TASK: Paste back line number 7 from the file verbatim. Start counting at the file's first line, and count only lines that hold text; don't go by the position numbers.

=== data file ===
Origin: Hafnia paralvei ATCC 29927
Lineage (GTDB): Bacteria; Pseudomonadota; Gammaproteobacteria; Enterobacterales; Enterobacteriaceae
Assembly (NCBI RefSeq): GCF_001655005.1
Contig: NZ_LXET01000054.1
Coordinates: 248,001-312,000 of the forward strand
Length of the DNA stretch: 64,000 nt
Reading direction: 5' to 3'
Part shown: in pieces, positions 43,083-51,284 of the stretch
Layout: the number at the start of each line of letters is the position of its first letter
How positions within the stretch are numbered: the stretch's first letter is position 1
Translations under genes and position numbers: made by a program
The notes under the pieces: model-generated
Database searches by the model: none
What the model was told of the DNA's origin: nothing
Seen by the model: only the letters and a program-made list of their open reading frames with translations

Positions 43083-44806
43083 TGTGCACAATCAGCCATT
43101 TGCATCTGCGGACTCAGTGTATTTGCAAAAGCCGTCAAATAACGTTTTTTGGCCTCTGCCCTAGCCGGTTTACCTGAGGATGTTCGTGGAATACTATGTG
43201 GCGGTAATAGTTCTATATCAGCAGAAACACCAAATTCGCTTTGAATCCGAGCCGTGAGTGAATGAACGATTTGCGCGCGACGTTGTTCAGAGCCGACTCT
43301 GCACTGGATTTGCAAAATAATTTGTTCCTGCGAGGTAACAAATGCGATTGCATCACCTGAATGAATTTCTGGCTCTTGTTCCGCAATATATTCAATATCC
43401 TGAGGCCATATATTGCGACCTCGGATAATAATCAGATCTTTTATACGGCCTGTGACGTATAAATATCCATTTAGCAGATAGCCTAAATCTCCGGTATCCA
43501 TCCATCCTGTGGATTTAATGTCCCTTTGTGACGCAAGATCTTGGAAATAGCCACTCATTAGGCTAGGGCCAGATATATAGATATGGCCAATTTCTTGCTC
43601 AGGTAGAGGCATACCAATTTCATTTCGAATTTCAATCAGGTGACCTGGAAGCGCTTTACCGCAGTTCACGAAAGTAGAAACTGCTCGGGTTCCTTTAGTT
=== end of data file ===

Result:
Reading direction: 5' to 3'